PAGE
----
Understanding the effect that colour has on consumer behavior is vital to ensure the success of your brand. It can help you to reflect the emotion that you want to evoke in your customers, which can potentially influence their purchasing behavior. The importance of colour can often be overlooked by many brands that are starting out, with so many other things to consider, but understanding the impact of colour on consumers can be the first major step to success in your marketing.

According to a research paper titled “Impact of Colour on Marketing” written by Dr. Rajiv Kaushik, up to 90% of consumers believe colour is one of the largest motivators in purchasing a particular product. Visual imagery, patterns and colours are processed up to 60,000 times faster than words. With colour being so easily recognised by our brains, we firstly relate the colour with the emotion it has previously evoked before we even read any associated text. Not only is colour easily recognised by our brains, but colour is the visual component that people are most likely to remember.

Brands are closely linked to colour as it offers an instant method of conveying purpose and meaning without having to use words. Consumers can see the colour of a brand and instantly match thoughts, feelings and emotions to this colour. This is why it is so important to select the colour that best reflects your brand’s personality and target audience.

In order to ensure you are creating branding that will appeal to your ideal customers ask yourself about the tone of your product, the age, gender and culture of your consumer and the value of what you are selling. For example, if you wanted to develop a brand that sells children’s toys, the colour orange is seen as friendly and cheerful which attracts a child’s attention. If your product is generally pitched at middle aged men, you wouldn’t use feminine pastel colours. The location of the target audience can also affect the colour chosen. In China for example, consumers are defined by their culture, where white is considered unlucky. Age is another factor to consider when selecting a colour, as certain colour pallets appeal more to specific age groups. Blue and purple colours are attractive to younger people, where as an older audience tend to engage better with traditional colours like deep red.

When it comes to colour psychology, context can also play a big role in communicating the emotion attached to a colour. This is because one colour can represent two very different feelings. The specific way in which a brand applies a colour can give two opposite meanings. For example, it’s possible to associate red with both love and anger, so it’s important to make a clear distinction by supporting your colour choice with relevant imagery or patterns relevant to your industry or brand message.

Having a clear idea of your brand’s focus and goals can help you to establish the right colour for your brand, as well as understanding the way that you want your customers to feel. For example:

Red is used by brands such as Coca Cola, Netflix and Marvel to give the customer a feeling of excitement, vibrancy and energy due to its powerful, urgent nature.

Orange is used by brands such as Fanta and TNT. This is used to reflect a joyful and optimistic emotion due to its warm nature. It is also considered a “cheap” colour because it is the opposing colour to the “richer” colours such as purple and green. Budget brands can use this to their advantage. =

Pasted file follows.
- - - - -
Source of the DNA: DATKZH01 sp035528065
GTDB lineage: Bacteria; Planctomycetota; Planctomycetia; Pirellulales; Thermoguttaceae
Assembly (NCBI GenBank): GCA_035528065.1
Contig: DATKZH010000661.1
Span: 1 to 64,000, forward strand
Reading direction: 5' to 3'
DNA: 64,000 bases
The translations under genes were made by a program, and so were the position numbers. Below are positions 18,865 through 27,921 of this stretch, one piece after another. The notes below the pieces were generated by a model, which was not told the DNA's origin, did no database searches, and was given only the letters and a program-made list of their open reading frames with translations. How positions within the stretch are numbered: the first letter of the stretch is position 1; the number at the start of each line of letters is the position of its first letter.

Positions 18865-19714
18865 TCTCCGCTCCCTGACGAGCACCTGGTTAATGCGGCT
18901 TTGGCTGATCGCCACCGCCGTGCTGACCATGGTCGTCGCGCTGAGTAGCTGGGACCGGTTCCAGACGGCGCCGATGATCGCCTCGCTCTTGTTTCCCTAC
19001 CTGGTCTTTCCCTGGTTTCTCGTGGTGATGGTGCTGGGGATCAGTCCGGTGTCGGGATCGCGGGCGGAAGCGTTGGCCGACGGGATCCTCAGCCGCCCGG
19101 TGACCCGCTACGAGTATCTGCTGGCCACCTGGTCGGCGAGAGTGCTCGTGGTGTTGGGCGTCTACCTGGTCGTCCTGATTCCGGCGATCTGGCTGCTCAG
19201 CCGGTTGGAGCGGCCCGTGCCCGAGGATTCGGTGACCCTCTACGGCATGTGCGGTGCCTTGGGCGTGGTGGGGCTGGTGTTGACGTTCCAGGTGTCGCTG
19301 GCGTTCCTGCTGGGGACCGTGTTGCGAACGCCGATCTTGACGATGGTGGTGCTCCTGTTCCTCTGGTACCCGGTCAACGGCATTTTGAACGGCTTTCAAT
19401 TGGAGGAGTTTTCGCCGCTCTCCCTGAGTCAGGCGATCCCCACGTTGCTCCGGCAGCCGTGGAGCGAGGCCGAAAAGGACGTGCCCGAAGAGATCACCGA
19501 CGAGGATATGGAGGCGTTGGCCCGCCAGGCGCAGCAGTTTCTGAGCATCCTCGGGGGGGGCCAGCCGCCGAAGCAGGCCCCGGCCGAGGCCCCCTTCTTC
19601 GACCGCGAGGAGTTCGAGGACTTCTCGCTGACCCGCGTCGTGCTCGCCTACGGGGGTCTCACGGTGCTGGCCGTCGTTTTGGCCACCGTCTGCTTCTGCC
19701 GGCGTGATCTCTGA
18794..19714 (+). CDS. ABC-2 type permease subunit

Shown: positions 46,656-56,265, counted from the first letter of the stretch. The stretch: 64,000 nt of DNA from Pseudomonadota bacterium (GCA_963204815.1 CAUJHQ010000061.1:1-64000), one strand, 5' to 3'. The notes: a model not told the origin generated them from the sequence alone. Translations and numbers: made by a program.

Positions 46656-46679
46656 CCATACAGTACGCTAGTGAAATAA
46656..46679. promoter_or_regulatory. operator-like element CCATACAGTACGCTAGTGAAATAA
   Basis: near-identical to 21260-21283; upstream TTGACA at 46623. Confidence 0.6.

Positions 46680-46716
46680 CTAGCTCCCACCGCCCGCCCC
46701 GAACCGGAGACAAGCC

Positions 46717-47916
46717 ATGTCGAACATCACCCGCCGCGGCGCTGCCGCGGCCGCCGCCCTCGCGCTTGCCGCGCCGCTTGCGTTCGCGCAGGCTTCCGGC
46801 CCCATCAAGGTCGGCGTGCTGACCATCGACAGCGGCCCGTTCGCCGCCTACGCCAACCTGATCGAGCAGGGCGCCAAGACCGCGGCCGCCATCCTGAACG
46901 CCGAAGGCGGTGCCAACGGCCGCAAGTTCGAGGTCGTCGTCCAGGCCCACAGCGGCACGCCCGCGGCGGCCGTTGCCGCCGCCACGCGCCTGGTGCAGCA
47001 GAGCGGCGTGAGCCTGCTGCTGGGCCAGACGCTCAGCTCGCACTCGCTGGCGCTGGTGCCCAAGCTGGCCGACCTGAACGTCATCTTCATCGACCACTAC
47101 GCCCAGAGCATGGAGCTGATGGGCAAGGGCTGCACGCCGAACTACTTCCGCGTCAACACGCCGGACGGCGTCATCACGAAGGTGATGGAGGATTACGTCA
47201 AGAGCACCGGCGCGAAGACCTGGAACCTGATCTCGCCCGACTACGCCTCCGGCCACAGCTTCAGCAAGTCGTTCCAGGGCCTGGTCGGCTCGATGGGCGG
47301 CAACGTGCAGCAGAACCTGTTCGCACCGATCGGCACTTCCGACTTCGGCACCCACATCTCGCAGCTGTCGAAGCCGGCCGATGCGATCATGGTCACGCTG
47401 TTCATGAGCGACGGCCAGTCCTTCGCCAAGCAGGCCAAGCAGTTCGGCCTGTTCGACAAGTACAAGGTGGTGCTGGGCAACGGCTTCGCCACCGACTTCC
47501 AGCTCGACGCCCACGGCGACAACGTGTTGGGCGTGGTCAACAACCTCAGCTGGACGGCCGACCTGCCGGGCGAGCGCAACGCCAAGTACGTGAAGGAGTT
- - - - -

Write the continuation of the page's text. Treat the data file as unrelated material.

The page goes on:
Yellow is used by brands like Nikon and McDonalds to portray optimism, happiness, fun and creativity due to the colour’s sunshine-like nature.

Blue is used by brands such as Facebook, Intel and Samsung. Many banks also use blue in their logos. This is because blue is a passive colour that represents safety, trust and intelligence as it is so calming.

Green is used by brands such as Woolworths, BP and Starbucks. The colour usually represents nature and good health because we relate it to the green we see in our landscapes and vegetables. It can also represent wealth and power due to our associations with money and military.

Purple is used by brands such as Yahoo and Cadbury to reflect imagination, extravagance and prestige. This is due to our association between purple and royalty.

It’s important to understand the psychological motivators behind colour preferences before using it for your own brand. If you want customers to be excited when viewing your products, use strong, catchy, vibrant colours. If your products are for calming and relaxing, consider using softer, pastel colours. Colours of nature like blues and greens are also effective for these types of products. 

If you’re stuck for which colours to use for your branding, scoping out the competition can give you some good inspiration. Next time you’re out shopping, consider the brands that you are attracted to. Of course it could be the quality or the familiarity of the brand that first draws your attention but maybe your subconscious colour preference plays a small part in what you choose to buy. 

Essentially, the greatest colour for your brand is the one that best supports the brand and its message. The most effective way to decide which colours are advantageous for your brand is by matching the psychological preferences of your ideal consumer with the brand’s values. 
Specialising in trade marketing around South East Melbourne and the Mornington Peninsula, Carter Marketing offers a highly regarded, exclusive and straightforward approach to industrial and construction marketing. If you’re looking for expert advice and guidance to help design your new brand, or discuss your marketing strategies, contact Carter Marketing Project Management today.